• the masculine article changes from der - den - dem. The masculine pronoun (he/him) changes from er - ihn - ihm.
   • the feminine article changes from die - die - der. The feminine pronoun (she/her) changes from sie - sie - ihr.
   • the neuter article changes from das - das - dem. The neuter pronoun (it) changes from es - es - ihm.
   • the plural article changes from die - die - den. The plural pronoun (they/them) changes from sie - sie - ihnen.

Now let’s try some setences with pronouns.

1.Ich kaufe ___________ (you) ein Buch zum Geburtstag.
2.Hast du ___________ (me) einen Kuchen gebacken? Toll!
3.Wir sagen ___________ (you all) die Wahrheit (=truth).
4.Er hat ___________ (her) den Ring gegeben.
5.Kann ich ___________ (You, formal) eine Tasse Kaffee bringen?


That covers the dative case when used with indirect objects. There are two other uses for the dative case that you’ll need to learn. One of them -- the dative verbs -- we’ll be doing tomorrow in class. But the second use, which really is very common and useful, is the dative case with PREPOSITIONS. Remember that the prepositions you learned in chapter four (durch-für-gegen-ohne-um) always take the accusative case. These new prepositions will always take the dative case.

aus..........................out of, fromnach................................after, to
außer.................except for, besidesseit................................since
bei........................at, near, withvon.................................from, by
mit..................................withzu..................................to


(One memory aid for these prepositions is to sing the Blue Danube Waltz melody with the prepositions: aus-außer-bei-mit-nach-seit-von-zu.) There are many possible translations of these prepositions, depending on exactly what the context of the sentence is. Please refer to your textbook, pp. 239-240, for more detailed explanation of the meanings of each preposition.

Sie haben ein Geschenk von ihrem Vater bekommen.From their father.
Außer meiner Mutter spricht meine ganze Familie Deutsch.Except for my mother.
Ich fahre am Wochenende zu meiner Tante in Minnesota.To my aunt's.


Let’s try a few sentences using the dative prepositions. As you’ll see, there are many uses for these prepositions, so you’ll get used to them very quickly.

1.Wir bleiben bei ein_____ Freund in Madrid.
2.Kommst du mit ________ (us)? -- Ja, ich komme mit ________ (you all), und mein Hund kommt mit ________ (me).
3.Wir gehen von d_____ Unterricht zu d_____ Studentenheim (m).
4.Wir gehen um 10 Uhr aus d_____ Haus.
5.Nach d_____ Party (f) sind wir nach Hause gegangen.
6.Das Buch ist von ein_____ französischen Autor (m).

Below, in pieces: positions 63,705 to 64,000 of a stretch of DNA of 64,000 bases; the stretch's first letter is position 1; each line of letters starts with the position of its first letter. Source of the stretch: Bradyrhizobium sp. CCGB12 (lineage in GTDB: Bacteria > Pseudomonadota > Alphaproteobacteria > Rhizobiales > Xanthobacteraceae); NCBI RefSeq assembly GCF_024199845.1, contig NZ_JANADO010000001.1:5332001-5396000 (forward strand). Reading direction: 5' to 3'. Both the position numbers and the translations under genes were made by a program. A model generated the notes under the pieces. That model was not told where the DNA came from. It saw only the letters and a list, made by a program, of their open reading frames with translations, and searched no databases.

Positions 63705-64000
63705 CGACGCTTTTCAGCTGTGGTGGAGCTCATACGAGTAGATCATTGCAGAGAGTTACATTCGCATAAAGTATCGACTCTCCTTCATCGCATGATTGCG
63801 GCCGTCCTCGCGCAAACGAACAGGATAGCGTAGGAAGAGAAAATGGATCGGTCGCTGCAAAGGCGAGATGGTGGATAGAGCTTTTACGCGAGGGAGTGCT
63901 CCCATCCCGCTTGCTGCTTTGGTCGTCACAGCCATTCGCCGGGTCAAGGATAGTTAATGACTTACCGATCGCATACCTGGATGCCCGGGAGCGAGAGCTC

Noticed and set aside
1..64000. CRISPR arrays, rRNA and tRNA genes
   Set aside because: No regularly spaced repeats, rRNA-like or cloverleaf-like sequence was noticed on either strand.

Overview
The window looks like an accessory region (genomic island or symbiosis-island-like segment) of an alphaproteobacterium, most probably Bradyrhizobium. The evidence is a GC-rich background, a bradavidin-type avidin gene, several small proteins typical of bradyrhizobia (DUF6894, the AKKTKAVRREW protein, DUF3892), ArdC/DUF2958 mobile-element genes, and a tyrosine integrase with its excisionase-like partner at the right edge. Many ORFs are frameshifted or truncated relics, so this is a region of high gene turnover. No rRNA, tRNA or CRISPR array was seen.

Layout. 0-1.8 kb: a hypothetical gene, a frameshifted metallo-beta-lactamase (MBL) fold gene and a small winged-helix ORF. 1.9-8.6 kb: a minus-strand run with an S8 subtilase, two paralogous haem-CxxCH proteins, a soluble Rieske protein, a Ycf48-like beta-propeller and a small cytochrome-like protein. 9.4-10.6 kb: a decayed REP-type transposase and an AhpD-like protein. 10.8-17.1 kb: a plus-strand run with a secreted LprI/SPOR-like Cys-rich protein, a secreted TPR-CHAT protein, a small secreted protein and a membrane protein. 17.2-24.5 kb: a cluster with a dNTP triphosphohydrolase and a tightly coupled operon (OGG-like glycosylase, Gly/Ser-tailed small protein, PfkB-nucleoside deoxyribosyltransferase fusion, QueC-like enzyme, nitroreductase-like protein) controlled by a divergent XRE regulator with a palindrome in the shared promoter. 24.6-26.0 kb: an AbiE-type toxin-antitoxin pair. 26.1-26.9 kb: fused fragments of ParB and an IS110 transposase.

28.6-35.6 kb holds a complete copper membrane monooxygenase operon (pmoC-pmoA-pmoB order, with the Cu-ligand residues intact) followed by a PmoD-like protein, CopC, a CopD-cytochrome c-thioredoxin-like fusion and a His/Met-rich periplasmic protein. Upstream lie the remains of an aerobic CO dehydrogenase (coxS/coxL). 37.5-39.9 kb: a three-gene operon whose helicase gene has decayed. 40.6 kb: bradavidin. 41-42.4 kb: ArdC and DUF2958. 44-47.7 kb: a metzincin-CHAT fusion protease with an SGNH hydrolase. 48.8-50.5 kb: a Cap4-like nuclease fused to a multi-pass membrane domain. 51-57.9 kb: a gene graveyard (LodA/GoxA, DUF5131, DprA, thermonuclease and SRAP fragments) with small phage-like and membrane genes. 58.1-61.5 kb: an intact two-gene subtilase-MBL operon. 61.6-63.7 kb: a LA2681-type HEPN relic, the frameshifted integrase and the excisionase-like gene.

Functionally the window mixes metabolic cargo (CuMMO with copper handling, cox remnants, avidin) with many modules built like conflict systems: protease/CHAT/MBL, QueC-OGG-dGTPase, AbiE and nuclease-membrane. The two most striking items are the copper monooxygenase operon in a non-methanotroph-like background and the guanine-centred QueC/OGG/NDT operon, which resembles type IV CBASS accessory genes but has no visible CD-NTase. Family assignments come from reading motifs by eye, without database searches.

7.Anna geht zu d_____ Verwandten in Deutschland.
8.Ich wohne seit ein_____ Woche (f) hier.
9.Außer mein_____ Freunde___ weiß nur meine Mutter, dass ich krank bin.


A few final notes on using the dative with prepositions. First off, there are several contractions that occur with dative prepositions. They are:

vom = von demzum = zu dembeim = bei dem
 zur = zu der 


For whatever reason, you cannot contract ‘bei der’ or anything else, just the ones listed above.

Also, as we talked about yesterday, the preposition “in” often uses the dative case. Next semester you will be learning more about this preposition and how to use it correctly. For now, the most you need to know is that when ‘in’ is used with a stationary verb (e.g. He’s in the house), it takes the dative case. Like the contractions above, im = in dem.

Der Tisch steht in der Küche.Where is it? In the kitchen.
Mein Schreibtisch ist im Arbeitszimmer.Note that im = in dem
Die Autos sind in den Garagen.The cars are in the garages, plural.


So in all the sentences we’ll be practicing about house and furniture, ‘in’ will take the dative case.

The question words wer - wen - wem

To ask “who” in German, you need to decided whether the “who” is the subject, the direct object, or the indirect object. The forms of ‘wer’ are just like the masculine article: wer - wen - wem.

Wer ist das?Who is that?
Wer kommt morgen zur Party?Who’s coming to the party tomorrow?
Wen hast du eingeladen?Whom did you invite?
Wem hast du das Buch gegeben?To whom did you give the book?


Summary: When to use which case

So, when you're trying to decide which case to use, consider the following things:

1.Is it a fixed expression? (such as Mir ist kalt, or Es tut mir Leid)
2.Does the noun follow either an accusative or a dative preposition? If so, this should be easy, since the preposition determines the case. Just make sure you know which prepositions take the accusative (dogfu) and which take the dative (Blue Danube Waltz). Once you have the accusative and dative prepositions memorized, these are your friends when it comes to case -- they tell you exactly what to do. (Next semester you will learn some other prepositions which aren't quite so easy.)
3.Is the verb a dative verb? If so, the object will be in the dative. We’ll be discussing these tomorrow.
4.If none of the other conditions apply, then you need to determine which noun in the sentence is the subject, and put that in nominative. Then look for a direct object (put in accusative) and indirect object (put in dative). Remember that not every sentence necessarily has a direct object and an indirect object: some have only one or the other, or none at all.


If you need reference to these, here's a table of the different endings and pronouns in the three cases:

   Nom  Akk  Dat  (Poss)
1 sg  ich  mich  mir  (mein_)
2 sg  du  dich  dir  (dein_)
3 sg  er  ihn  ihm  (sein_)
3 sg  sie  sie  ihr  (ihr_)
3 sg  es  es  ihm  (sein_)
1 pl  wir  uns  uns  (unser_)
2 pl  ihr  euch  euch  (euer_)
3 pl  sie  sie  ihnen  (ihr_)
form  Sie  Sie  Ihnen  (Ihr_)

masc  der  den  dem   
fem  die  die  der   
neut  das  das  dem   
plur  die  die  den (+ _n)   

masc  ein  einen  einem   
fem  eine  eine  einer   
neut  ein  ein  einem   
plur  keine  keine  keinen (+ _n)   

masc  unser  unseren  unserem   
fem  unsere  unsere  unserer   
neut  unser  unser  unserem   
plur  unsere  unsere  unseren (+ _n)   

masc  dieser  diesen  diesem   
fem  diese  diese  dieser   
neut  dieses  dieses  diesem   
plur  diese  diese  diesen (+ _n)